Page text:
An event is the starting point, a sign something has happened. In legacy transactional systems, transaction start, abort, or commit are events. In SOA architectures, each service call is an event. In the Internet of Things, each action taken by a person becomes an event, and sensors generate information events. Events are also aggregated from heterogeneous sources. When you leverage your legacy investment and use it to enrich a new source of data, you build intelligence.
A payment running through the traditional transactional system is the action of moving money from a buyer to a seller. However, if you consider a payment as an event, a much wider variety of opportunities is suggested. The payment event includes where the payment was made, to whom, how much, and when—key data that, in addition to triggering the payment transaction, can also serve multiple parts of the business: fraud prevention, marketing, logistics, and more.


Data context, information you can set around the processing of events, enables reacting differently—more appropriately—to the same event:
Event: Customer complains about bad service.
Context: Customer has high loyalty score.
Action: Make compensation offer A.
Event: Customer complains about bad service.
Context: No history.
Action: Send service guarantee email.
Remember, the time between event and action must be kept to a minimum; typically, the read/write times of big databases cannot keep up. Rather, data must be maintained in memory for immediate availability. A key characteristic of good event processing solutions like TIBCO BusinessEvents is a native combination of both events and contextual data in the same development and runtime environment, allowing both iterative and parallel evolution.
A UML modeling language, such as that present in BusinessEvents, enables easy design, maintenance, and evolution of complex data and event models. In addition, contextual data objects usually have a life cycle, the accuracy of which can be challenging to maintain when it spans multiple systems. The ability to design event processing state models for these data objects eliminates this challenge and allows maintaining lifecycles in real time by collecting events from many disparate sources.


Rules are the final key artifact, bringing intelligence and action by correlating events and contextual data. Rules, composed of conditions and actions, continuously evaluate whenever an event arrives or the contextual data object changes. When a rule applies, its action is executed.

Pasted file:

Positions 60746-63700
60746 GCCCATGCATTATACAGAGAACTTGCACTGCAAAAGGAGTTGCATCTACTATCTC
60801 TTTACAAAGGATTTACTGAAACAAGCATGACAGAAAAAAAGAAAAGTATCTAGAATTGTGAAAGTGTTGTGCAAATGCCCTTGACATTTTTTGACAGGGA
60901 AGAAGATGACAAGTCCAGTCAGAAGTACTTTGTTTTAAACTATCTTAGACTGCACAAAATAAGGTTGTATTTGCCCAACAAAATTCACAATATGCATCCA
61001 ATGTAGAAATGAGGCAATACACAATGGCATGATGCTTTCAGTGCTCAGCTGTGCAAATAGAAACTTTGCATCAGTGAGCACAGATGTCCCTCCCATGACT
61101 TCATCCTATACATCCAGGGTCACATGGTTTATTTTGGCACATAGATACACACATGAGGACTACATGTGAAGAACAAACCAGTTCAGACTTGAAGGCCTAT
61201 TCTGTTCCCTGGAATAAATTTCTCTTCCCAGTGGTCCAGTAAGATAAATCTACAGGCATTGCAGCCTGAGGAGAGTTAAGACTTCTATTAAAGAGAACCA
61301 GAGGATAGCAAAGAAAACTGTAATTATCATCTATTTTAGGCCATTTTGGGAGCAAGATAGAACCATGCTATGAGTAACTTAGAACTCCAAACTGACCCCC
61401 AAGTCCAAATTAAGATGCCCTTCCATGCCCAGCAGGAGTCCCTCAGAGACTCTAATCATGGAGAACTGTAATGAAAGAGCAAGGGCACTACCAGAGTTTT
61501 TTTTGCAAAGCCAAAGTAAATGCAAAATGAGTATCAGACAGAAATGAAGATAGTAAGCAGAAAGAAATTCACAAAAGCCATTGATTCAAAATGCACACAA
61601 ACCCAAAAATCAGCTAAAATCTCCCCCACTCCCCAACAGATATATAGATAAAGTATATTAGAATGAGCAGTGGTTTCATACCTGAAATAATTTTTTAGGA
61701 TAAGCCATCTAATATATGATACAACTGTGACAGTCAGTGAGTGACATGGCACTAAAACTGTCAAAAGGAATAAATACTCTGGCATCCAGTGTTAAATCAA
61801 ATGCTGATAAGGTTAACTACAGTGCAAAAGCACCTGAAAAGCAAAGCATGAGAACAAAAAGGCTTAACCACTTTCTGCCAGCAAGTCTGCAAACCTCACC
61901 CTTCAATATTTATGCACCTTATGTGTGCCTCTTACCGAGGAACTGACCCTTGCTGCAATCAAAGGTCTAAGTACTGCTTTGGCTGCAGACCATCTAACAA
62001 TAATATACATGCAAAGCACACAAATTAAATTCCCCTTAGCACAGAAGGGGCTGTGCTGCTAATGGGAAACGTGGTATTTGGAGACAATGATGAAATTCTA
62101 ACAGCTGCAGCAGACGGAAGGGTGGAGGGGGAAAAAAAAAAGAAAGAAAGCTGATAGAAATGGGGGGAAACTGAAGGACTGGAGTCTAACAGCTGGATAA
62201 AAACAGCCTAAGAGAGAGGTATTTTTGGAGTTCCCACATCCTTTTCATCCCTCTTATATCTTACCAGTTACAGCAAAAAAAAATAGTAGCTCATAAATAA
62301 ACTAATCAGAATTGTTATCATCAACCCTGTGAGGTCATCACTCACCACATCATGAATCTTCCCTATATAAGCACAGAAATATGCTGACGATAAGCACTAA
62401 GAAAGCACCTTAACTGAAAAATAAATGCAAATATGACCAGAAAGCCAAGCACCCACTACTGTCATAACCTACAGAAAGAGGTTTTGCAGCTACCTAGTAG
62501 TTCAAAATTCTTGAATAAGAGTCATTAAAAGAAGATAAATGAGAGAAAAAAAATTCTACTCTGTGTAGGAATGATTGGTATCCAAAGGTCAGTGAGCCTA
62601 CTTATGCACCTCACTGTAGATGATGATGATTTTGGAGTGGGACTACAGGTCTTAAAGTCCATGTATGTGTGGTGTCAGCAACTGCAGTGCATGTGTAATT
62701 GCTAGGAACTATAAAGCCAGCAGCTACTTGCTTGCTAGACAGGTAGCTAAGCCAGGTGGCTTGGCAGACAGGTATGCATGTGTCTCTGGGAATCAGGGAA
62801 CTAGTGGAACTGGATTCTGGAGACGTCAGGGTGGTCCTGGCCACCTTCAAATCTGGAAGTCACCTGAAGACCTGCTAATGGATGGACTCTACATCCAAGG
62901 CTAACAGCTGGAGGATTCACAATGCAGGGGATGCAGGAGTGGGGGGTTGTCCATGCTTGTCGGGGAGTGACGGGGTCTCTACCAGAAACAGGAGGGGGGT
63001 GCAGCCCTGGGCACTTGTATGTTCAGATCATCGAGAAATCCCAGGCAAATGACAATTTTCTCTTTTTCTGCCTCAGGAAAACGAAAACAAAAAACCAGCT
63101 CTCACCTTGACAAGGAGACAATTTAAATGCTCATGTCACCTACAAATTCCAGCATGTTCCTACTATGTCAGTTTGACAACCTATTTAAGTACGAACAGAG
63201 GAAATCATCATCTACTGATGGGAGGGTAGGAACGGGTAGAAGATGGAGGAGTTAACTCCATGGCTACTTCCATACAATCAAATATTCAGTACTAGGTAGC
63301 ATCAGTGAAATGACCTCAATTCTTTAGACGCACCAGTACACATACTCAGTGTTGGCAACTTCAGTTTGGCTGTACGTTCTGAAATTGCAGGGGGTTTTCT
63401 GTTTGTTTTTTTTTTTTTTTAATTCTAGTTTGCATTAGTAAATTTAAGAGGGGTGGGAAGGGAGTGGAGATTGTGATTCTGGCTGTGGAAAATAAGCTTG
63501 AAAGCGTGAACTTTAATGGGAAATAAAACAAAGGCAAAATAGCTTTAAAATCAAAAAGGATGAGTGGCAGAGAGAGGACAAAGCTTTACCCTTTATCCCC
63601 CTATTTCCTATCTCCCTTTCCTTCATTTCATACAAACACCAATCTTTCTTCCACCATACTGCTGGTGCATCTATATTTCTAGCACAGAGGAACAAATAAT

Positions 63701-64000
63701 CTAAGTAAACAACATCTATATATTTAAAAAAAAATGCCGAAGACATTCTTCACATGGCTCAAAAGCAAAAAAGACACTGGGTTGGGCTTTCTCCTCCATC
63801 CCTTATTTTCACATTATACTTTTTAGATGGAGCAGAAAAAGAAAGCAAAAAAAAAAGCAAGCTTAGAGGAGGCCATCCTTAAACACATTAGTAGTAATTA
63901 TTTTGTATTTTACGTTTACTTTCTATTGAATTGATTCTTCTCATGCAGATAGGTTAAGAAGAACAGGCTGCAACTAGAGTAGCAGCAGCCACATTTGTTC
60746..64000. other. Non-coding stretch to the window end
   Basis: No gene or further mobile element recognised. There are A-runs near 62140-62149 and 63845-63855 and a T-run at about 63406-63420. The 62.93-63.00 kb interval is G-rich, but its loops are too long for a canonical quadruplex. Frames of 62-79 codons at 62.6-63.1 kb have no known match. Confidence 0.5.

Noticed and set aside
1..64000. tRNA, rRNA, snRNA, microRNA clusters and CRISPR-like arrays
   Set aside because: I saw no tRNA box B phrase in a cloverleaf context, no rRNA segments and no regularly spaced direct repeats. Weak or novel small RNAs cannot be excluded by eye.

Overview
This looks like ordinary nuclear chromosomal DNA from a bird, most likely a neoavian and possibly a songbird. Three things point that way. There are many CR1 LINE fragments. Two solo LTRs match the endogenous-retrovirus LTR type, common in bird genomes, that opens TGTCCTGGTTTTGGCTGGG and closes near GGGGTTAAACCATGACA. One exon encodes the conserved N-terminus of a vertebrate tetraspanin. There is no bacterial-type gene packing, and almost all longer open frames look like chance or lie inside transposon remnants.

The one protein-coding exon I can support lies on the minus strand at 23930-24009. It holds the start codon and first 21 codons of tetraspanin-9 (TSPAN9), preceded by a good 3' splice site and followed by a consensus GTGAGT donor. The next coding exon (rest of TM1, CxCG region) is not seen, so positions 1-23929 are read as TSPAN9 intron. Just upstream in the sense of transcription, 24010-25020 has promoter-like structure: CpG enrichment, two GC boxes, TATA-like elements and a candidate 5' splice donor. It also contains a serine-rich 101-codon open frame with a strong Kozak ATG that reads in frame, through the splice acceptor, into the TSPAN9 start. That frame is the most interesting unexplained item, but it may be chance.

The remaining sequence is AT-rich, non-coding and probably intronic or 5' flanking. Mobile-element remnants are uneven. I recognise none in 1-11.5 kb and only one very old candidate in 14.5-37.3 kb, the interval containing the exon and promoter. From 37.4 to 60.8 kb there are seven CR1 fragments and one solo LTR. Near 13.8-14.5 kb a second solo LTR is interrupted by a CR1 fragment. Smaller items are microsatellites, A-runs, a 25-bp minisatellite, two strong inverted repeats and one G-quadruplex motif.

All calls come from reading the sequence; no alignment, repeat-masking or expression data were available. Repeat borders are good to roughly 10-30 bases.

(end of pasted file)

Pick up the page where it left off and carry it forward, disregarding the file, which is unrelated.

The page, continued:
Rules are a key contributor to the agility we are after because they:
  • Enable you to act without having to apprehend the entire problem. You identify and focus on one specific situation, and create the rule(s) required to deal with it.
  • Let you enrich or update event processing logic easily, simply by modifying existing rules or creating and deploying additional ones.
  • Determine and complete procedures efficiently by grouping rules according to scenario and assigning the right groups of people to create them. For payment events for example, one group can create fraud rules, another marketing rules.
With these three capabilities, TIBCO BusinessEvents helps you keep up the pace of digital interactions. It further allows you to reduce time needed for changes to the system for its unique ability to address both a technical audience, focused on the technical challenges of building low-latency large-scale platforms, and a business audience, focused on generating value from their business expertise.
With TIBCO BusinessEvents, developers can expose rules that drive parameters in a business friendly web interface with Excel-like decision tables and rule templates that translate logic into business language. Business experts can then adapt behavior without needing to wait for a long development process. Compare this agility to classical procedural programming where changes have to be evaluated across the entire process.
Watch this video on orchestrating events, data context, and rules to create agility—and a demo (starts at 5:00) of the business-friendly web interface in action.

Wednesday, 28 October 2015

2016: CIOs And CMOs Must Rally To Lead Customer-Obsessed Change Now

In the coming weeks Forrester will publish its annual set of predictions for our major roles, industries, and research themes — more than 35 in total. These predictions for 2016 will feature our calls on how firms will execute in the Age of the Customer, a 20-year business cycle in which the most successful enterprises will reinvent themselves to systematically understand and serve increasingly powerful customers.